Arts and Entertainment

Bainbridge author Evison breaks through with tormented love story, “All about Lulu”

Jonathan Evison is set to tour the West Coast with his debut  “All About Lulu.” - Courtesy photo
Jonathan Evison is set to tour the West Coast with his debut “All About Lulu.”
— image credit: Courtesy photo

Bainbridge-based author Jonathan Evison’s debut novel, “All About Lulu” isn’t actually his first novel.

The 39-year-old job-hopping, freedom-loving dreamer has been writing for years through occupational stints as a caged bear feeder, rotten tomato sorter, syndicated radio talk show host and script doctor, just to name a few.

Two or three of his first books, Evison said, are literally buried in the backyard and won’t see the light of day. A few more are locked away unless and until his career is established to the point that they can be released in their proper retro-context.

There’s a whole strategy for authors as to how and when to publish which one of his or her books at what time. The pros usually have more than a few books swirling around their minds and files at once and Evison is no different. He chose this coming of age story specifically and strategically for his debut.

It is, as you might guess, all about Lulu.

But more so, Evison’s debut novel is about this emotionally tormented, American familial challenged little boy named William Miller, and how meeting the afore mentioned Lulu turns his world inside out.

It is a portrait of perpetual disappointment, awkward melancholy and obsession which reaches resolution only for the briefest of moments before it is ripped away.

“I understand this bruised-hearted kid,” Evison said of his main character William. “I understand this wishfulness of heart, I just wanted a character who was sympathetic and ... he’s a companionable narrator.”

William is the son of the brazen and buffoonish Big Bill Miller, a professional body builder and adamant meat lover. He also has two younger brothers, Ross and Doug, identical twins who were forged in their father’s muscular image, but cerebrally, they seem to share a brain between them, William supposes.

Never ’Lil Bill or even Little Big Bill, William is pretty consistently against the patriarchal grain of his family.

“Sometimes the fruit does fall far from the tree and sometimes it rolls down the hill and into the brook ... ,” Evison lays it out in “Lulu’s” opening chapter.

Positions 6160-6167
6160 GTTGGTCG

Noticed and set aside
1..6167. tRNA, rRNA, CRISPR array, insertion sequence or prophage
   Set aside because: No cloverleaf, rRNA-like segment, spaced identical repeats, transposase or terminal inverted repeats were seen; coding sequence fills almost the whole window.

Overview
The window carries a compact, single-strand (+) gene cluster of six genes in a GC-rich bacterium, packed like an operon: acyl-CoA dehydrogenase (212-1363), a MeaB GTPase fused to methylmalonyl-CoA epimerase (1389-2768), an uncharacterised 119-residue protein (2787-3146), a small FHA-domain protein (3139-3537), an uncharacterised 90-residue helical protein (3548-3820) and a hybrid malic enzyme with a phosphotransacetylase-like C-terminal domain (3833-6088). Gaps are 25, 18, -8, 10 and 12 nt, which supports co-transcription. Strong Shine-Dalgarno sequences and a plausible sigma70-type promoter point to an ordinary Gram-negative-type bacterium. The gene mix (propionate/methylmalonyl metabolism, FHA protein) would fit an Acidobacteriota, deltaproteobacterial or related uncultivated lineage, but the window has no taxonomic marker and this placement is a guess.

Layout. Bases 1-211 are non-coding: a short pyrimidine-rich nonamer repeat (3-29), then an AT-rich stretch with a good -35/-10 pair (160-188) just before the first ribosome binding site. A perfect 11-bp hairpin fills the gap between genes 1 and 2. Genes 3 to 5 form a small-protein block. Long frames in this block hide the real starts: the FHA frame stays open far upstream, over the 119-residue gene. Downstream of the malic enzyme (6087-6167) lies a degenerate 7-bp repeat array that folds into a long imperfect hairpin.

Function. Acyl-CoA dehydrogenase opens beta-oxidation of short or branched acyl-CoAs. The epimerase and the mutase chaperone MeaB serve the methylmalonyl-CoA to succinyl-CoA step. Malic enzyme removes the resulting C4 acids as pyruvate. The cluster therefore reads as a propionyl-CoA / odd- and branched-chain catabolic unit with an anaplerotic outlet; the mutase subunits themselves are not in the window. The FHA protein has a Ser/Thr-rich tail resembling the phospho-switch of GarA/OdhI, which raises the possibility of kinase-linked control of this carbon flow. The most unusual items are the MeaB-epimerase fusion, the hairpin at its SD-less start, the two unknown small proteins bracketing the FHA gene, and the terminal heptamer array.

William is a scrawny-bodied, intellectual vegetarian in a family of hulking carnivores. Of anyone in the house, he identifies most with his mom.

Tragically, during his early childhood, while his father racked up his carcass to world-class proportions, cancer ravaged his mother inside. The disease took her piece by piece, William describes, until she passed away when he was just 7.

Nine months of casserole-fed melancholy after her death, Big Bill dresses his boys up in identical poly-fiber sweatsuits and takes them out to have a family portrait taken around Christmas time.

That photo is adeptly illustrative of William’s awkward and sullen existence before he met Lulu — Big Bill’s flexing a pose with a strained smile, while the twins hang like monkeys, one on each bicep; William stands quietly uneasy off to the side.

Overlooked by the universe, he feels like a boy who’s world has collapsed on itself.

But the world is made right again, all by this little girl — Lulu.

“The closer I got to her, the more I knew that she was the only person I ever cared to know,” William narrates. “Lulu was an entire population. You could string adjectives together like daisy chains and not describe Lulu ... .”

He is desperately, madly and perhaps dangerously in love with this indescribable, seemingly untouchable girl who provides him a sense of his self, an understanding of love and his first sexual misadventures.

The danger is, Lulu is his stepsister.

“She’s not my sister,” William protests to all those who label her as such in conversation. But clearly, and unfortunately for the protagonist, the lines have been drawn.

For more on the author and “Lulu,” check out the Bainbridge Review’s July 23 Arts and Leisure section.

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